The initial actions were retaliatory air raids against the North. Additional responses came, at first, as retaliations for specific Viet Cong actions in the South. There was considerable discussion, inside the U.S. government, about the risks and benefits of various air operations against North Vietnam. Operation ROLLING THUNDER, the eventual model created, and used through 1968, was a graduated pressure rather than an intense attack. While 1972 air operations of much greater intensity had much more effect, both the type of targets and the technology available to attack them in 1964 was much different than in 1972. During Rolling Thunder and other air operations against the Ho Chi Minh trail, airpower was of limited effect in stopping the logistics of a guerrilla war; the attacks in 1972 did stop the logistics of a conventional invasion. 1972 saw the early use of precision-guided munitions, although of much lesser capability than those used in Operation DESERT STORM and subsequent campaigns.

The greatest U.S. involvement was from mid-1964 through 1972, with some activity on both ends. So, much of the detailed U.S. political action with other countries will be in Joint warfare in South Vietnam 1964-1968, Vietnamization, and air operations against North Vietnam. It is not practical to draw a hard-and-fast line. Many, but by no means all, of the key political decisions were under Johnson, but Presidents from Truman through Ford all had roles.

Increasing involvement

JFK and his key staff, came from a different elite than that which had spawned John Foster Dulles, but, while the form was different, a militant anti-Communism was underneath many of the Kennedy Administration policies. [14] Its rougher operatives had a different style than Joe McCarthy, but it is sometimes forgotten that Robert Kennedy (RFK) had been on McCarthy's staff. [15] Where Republicans during the Truman and Eisenhower administrations blamed Democrats who had "lost China", the Kennedy Administration was not out to lose anything; there was no major commitment to Southeast Asia.

Under Kennedy, U.S. advisers started going with ARVN forces on combat operations, and providing combat support such as intelligence and airlift. The first American soldier to die in combat in Vietnam was a signals intelligence technician on a direction-finding mission, caught in an ambush.

Johnson's motives were different from Kennedy's, just as Nixon's motivations would be different from Johnson's. Of the three, Johnson was most concerned with U.S. domestic policy, with protecting his 'domestic legacy'. Karnow quotes his comment to his biographer, Doris Kearns, as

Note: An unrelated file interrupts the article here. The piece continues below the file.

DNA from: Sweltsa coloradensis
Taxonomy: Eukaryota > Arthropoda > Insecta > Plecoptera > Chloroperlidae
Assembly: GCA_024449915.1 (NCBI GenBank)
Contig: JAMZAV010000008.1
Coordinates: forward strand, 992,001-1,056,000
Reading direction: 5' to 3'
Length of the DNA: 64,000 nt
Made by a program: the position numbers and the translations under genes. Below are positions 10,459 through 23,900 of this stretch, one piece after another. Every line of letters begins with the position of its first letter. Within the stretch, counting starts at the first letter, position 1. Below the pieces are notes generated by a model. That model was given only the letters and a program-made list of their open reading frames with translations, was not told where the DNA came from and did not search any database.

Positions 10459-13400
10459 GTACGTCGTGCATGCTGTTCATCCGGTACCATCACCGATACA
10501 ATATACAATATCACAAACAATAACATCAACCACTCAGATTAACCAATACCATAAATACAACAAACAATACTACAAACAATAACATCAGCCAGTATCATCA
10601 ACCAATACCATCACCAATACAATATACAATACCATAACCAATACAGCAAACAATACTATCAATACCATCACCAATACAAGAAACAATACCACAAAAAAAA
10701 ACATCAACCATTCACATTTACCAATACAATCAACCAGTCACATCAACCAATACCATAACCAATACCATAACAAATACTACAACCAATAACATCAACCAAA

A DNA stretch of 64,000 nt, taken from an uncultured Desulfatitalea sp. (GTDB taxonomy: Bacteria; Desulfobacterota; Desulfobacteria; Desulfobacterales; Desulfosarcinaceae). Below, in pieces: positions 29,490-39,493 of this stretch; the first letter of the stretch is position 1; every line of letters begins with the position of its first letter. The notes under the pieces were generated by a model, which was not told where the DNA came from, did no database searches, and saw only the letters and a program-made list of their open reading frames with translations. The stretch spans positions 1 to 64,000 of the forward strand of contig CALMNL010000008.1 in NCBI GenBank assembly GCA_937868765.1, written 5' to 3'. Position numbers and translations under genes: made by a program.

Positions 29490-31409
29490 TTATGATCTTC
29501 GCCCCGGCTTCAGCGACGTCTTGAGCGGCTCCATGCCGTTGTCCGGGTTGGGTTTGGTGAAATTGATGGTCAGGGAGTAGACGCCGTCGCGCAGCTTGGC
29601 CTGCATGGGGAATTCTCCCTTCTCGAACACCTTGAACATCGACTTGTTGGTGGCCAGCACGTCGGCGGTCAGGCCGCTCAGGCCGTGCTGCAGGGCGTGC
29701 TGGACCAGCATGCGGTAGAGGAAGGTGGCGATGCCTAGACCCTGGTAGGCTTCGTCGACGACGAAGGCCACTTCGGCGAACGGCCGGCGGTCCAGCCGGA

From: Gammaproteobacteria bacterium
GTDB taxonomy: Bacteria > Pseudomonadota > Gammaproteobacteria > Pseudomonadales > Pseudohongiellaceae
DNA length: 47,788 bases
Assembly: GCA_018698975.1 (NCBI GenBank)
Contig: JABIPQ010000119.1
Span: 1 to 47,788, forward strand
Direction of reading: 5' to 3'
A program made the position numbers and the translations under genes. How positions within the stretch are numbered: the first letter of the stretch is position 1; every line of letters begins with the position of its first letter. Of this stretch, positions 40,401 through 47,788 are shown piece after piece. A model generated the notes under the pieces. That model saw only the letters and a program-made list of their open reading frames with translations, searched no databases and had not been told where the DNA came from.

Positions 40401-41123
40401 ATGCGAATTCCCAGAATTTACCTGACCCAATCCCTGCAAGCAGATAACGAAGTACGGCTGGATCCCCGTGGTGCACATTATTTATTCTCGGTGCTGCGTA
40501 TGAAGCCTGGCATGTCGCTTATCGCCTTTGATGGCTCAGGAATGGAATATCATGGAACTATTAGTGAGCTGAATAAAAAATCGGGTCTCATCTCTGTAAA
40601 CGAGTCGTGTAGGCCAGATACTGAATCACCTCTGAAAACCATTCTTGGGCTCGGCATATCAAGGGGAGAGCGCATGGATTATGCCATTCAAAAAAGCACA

"I knew from the start that I was bound to be crucified either way I moved. If I left the woman I really loved — the Great Society — in order to get involved with that bitch of a war on the other side of the world, then i would lose everything at home. All my programs. All my hopes to feed the hungry and shelter the homeless. All my dreams to provide education and medical care to the browns and the blacks and the lame and the poor. But if I left that war and let the Communists take over South Vietnam, I would be seen as a coward and my nation seen as an appeaser, and we would both find it impossible to accomplish anything for anybody anywhere on the entire globe."[16]

The beginning of large-scale combat

Under the Johnson Administration, the Gulf of Tonkin incident took place, for which he ordered immediate retaliatory airstrikes, and then sought and received the Gulf of Tonkin Resolution from the Congress. The United States never actually declared war for the conflict that it fought longest.

He judged actions in Vietnam not only on their own merits, but how they would be perceived in the U.S. political system. [17] To Johnson, Vietnam was a "political war" only in the sense of U.S. domestic politics, not a political settlement for the Vietnamese. He also saw it political in the sense of both his personal, and the U.S., position vis-a-vis the rest of the world. In that context, Johnson, on April 23, 1964, gave a press conference, followed by a diplomatic initiative, [18]for what was called a "many flags" effort for assistance by traditional U.S. allies. Wherever possible, the many flags approach was used to downplay the image of the U.S. fighting a small country, [19] although North Vietnam, the Soviet Union, and China hardly were neutrals. For the first time, Australia and New Zealand joined U.S. troops in battle without British participation. [20] Eventually, troops from Australia, New Zealand, the Philippines, South Korea, and Thailand, sometimes with their costs paid by the United States, joined the U.S. and South Vietnamese operations.

Secretary of Defense Robert McNamara, who had been appointed by Kennedy, became Johnson's principal adviser, and continued to push an economic and signaling grand strategy. Johnson and McNamara, although it would be hard to find two men of more different personality, formed a quick bond. McNamara appeared more impressed by economics and Schelling's compellence theory [21] than by Johnson's liberalism or Senate-style deal-making, but they agreed in broad policy. [22]